The Cliffhanger, Feb. 27
Ever since the language of the “fiscal cliff” was appropriated to describe the political battle over a tax increase, it’s become increasingly clear that every issue is a “cliff” now. Here are today’s snapshots from the edge…
** Voting Rights Act challenge hits the Supreme Court: Arguments begin today in Shelby County v. Holder, a challenge to Section 5 of the Voting Rights Act, a five-year emergency provision against racial discrimination at the ballot box which has now been in operation for 48 years and counting. This is the legal sledgehammer that Attorney General Eric Holder has used to smash common-sense voter ID laws in the states covered by the Act. Those states are presumed guilty of racial vote suppression until they prove themselves innocent, and they can’t prove themselves innocent. It is not necessary to revisit the world of 1965-1970 to see that this law is foolish in the modern age; its serves now only as a weapon against ballot integrity, and a political instrument for Democrats to exploit. Although it is somewhat amusing to watch “progressives” who otherwise believe in “living Constitutions” close ranks to stubbornly defend a cobwebbed legal relic from the distant past. Whatever challenges America may yet face, we are past the one that Section 5 of the VRA was meant to address, and we do ourselves a grave disservice by pretending otherwise.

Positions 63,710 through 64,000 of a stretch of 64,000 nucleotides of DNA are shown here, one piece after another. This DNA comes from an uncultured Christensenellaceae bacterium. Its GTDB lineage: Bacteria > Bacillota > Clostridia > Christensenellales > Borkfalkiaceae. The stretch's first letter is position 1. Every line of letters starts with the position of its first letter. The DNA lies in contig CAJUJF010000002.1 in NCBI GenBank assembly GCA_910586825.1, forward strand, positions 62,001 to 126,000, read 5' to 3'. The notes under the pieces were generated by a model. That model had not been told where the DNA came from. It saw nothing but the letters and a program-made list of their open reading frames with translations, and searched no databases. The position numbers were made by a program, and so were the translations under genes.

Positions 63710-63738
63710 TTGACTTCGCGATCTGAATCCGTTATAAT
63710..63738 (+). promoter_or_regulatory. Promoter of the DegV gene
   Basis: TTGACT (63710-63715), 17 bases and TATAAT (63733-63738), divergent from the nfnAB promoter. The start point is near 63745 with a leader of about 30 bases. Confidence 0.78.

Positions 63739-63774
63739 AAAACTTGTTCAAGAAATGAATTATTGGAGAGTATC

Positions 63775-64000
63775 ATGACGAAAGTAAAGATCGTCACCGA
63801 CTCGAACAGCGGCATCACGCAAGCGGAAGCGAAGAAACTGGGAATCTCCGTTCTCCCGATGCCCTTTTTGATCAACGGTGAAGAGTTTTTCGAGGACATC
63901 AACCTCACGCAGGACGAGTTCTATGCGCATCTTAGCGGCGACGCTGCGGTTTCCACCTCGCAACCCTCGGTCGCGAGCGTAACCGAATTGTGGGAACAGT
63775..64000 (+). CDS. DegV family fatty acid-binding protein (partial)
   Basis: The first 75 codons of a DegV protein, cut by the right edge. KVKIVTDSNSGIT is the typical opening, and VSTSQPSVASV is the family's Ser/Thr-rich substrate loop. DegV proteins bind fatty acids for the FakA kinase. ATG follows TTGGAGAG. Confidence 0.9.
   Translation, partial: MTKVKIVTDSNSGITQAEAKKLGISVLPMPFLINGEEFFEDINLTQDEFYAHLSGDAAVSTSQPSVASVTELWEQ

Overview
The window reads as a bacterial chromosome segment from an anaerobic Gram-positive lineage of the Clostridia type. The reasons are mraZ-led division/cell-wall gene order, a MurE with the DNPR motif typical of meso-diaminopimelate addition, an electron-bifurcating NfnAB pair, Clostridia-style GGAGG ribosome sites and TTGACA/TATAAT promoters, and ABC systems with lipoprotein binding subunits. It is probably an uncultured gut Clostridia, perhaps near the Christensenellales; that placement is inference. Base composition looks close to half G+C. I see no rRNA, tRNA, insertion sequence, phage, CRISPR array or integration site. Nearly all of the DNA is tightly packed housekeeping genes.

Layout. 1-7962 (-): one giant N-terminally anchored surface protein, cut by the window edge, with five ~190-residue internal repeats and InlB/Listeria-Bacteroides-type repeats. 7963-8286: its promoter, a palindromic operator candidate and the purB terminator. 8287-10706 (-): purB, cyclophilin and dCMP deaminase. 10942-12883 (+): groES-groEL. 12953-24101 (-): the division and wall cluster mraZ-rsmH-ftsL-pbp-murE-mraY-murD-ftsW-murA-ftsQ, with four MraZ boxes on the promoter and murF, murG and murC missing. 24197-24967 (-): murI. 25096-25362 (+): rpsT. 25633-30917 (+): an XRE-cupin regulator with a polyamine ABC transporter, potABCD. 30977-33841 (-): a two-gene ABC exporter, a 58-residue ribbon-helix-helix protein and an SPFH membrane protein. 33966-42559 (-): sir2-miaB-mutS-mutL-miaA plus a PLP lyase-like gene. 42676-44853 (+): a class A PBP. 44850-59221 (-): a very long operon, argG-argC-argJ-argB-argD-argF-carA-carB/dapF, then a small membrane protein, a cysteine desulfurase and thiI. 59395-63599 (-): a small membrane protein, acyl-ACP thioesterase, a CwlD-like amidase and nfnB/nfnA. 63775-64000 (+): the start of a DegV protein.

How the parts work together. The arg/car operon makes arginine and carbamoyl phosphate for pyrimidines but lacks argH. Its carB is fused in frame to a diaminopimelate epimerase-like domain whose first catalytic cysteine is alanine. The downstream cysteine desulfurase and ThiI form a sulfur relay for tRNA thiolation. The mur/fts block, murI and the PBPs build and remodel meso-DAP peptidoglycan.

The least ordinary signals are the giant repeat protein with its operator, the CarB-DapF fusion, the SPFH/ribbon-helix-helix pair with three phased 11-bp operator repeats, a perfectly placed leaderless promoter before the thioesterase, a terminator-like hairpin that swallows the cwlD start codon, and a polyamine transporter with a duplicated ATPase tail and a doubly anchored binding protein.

** Voter fraud never, ever happens, so ignore this story: The real problem with American ballot integrity is voter fraud, which certain people like to address by pretending it never happens. Those people should avoid reading the Miami Herald’s story about a band of hackers submitting fraudulent requests for 2,552 absentee ballots last summer. “It had all the appearances of a political dirty trick, a high-tech effort by an unknown hacker to sway three key Aug. 14 primary elections,” writes the Herald. It was, at least on the surface, a bipartisan affair, targeting Democrat voters in one district and Republican voters in two others. The security software employed by the elections department foiled the plot, but security experts consulted for the story said the plan could easily have worked – evidently this hacker was something of a slacker, and didn’t take a few elementary steps that would have bamboozled the electoral security software. A grand jury has offered 23 recommendations for enhancing online absentee ballot security, but that’s a big waste of time, because vote fraud never, ever happens.